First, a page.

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Santa Monica Tourism Saw Gains in 2011

The visitors bureau releases news about the health of the local tourism industry. There were 6.74 million visitors and nearly 13 percent more jobs last year than in 2010.

The Santa Monica Convention and Visitors Bureau said Wednesday that more tourists were visiting Santa Monica in 2011, and were also spending more—a total of $1.39 billion.

More than 11,000 jobs at Santa Monica businesses were supported by tourism last year, a 12.9 percent increase from 2010, according to the bureau's latest economic impact survey.

The survey also found that bed taxes, called "transient occupancy taxes," or TOT for short, paid by Santa Monica hotels jumped 16 percent to $35 million, and sales tax revenue generated by visitor spending ballooned nearly 28 percent to $35.4 million. Last spring, the sales tax on purchases made in Santa Monica rose from 9.75 to 10.25 percent—the hike was projected to accrue an extra $12 million for Santa Monica each year.

Both revenues are pumped into the city's general fund, a catchall account that funds services such as public safety and parks and recreation. In total, visitors spent $1.39 billion in Santa Monica.

Compared to the year prior, international visitor volume increased by 4 percent in 2011, CEO, Misti Kerns said. She called it "an important increase" because international visitors stay longer, spend more money and are more likely to use public transportation.

Despite the good news, the percentage of international visitors compared to those travelling from around the United States has creeped down a bit since 2009 from 48 percent to 46. The total number of visitors in 2011 was 6.74 million.

A summary of the survey shows that the volume  U.S. visitors at  3.6  million exceeded 3.1  million  international  visitors  in  2011,  while  the  $743  million spent  by international  visitors  in  Santa  Monica,  again topped U.S. visitors' spending of $648 million. 

"We hope that the Obama administration's national strategy to boost international tourism by improving the visa process for international travelers and launching international marketing campaigns promoting the U.S. abroad will help Santa Monica grow that percentage moving forward," said bureau spokeswoman Kim Baker.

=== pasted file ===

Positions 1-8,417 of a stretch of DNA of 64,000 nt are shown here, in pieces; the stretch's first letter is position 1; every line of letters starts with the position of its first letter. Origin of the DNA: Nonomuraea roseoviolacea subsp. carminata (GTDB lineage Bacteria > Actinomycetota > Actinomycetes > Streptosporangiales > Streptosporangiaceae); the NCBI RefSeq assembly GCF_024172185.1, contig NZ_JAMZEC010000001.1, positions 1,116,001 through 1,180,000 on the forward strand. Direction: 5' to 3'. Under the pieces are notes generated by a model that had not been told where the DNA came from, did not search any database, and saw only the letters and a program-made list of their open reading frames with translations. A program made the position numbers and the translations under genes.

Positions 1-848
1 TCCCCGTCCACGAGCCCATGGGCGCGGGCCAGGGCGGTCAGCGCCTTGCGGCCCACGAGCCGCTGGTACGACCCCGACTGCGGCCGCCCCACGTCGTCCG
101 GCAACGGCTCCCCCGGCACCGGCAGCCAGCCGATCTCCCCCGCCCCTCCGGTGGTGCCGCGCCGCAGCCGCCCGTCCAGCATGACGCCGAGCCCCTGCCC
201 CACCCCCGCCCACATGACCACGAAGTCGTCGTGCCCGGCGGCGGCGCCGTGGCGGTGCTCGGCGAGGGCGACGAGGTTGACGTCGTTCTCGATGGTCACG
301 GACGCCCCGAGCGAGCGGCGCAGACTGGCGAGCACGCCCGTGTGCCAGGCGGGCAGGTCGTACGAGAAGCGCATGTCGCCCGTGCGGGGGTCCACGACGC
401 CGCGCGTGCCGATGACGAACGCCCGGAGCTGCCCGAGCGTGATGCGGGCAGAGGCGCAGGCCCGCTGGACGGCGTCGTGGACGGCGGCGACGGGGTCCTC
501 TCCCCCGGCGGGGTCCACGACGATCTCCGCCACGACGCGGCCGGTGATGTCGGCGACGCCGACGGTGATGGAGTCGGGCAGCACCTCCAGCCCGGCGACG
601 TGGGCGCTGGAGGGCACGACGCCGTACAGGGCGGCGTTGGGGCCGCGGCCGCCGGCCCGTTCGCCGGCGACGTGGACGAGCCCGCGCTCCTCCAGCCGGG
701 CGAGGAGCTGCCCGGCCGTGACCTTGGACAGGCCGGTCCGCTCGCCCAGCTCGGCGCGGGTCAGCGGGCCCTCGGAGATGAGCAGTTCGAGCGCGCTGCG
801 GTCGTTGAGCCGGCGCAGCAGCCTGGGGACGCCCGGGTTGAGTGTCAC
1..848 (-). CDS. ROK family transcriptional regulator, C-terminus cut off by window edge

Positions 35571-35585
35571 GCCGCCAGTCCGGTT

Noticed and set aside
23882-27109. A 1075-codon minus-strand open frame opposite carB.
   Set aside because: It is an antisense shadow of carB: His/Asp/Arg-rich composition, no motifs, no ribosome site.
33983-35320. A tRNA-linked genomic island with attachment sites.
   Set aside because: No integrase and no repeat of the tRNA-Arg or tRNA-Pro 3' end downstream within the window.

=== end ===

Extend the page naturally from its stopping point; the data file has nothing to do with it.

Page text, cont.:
The results of the economic impact survey, conducted regularly since 1983, were released at the Third Annual Travel and Tourism Summit, held on the Convention and Visitor Bureau's 30th anniversary. The nonprofit was established to grow tourism revenues and to promote the city as a travel destination.

"Today we are celebrating just how far our industry has come," Kerns said Wednesday.

According to Kerns, in 1983, Santa Monica was home to five full-service hotels, the average visitor spent $31 per day and 42 percent of visitors traveled without cars. Today, Santa Monica boasts 15 full-service hotels, the average visitor spends $234 per day and 75 percent of Santa Monica hotel visitors don't use cars once they are here, she said.

"Tourism is a critical component in creating sustainable jobs...," Kerns said. While business is looking good, we must continue to promote and serve our visitors as they are a life line to our economic health."

There are currently proposals from developers to build three more hotels in Santa Monica, not including a proposed of the existing Fairmont Miramar Hotel and Bungalows at the corner of Ocean Avenue Wilshire Boulevard—.

The economic impact report was initially conducted every three years and is now prepared yearly. Researchers collect data about rates and occupancy from each hotel, conduct phone interviews with residents to determine how often they host out-of-towners and survey visitors quarterly in high traffic areas of the city.

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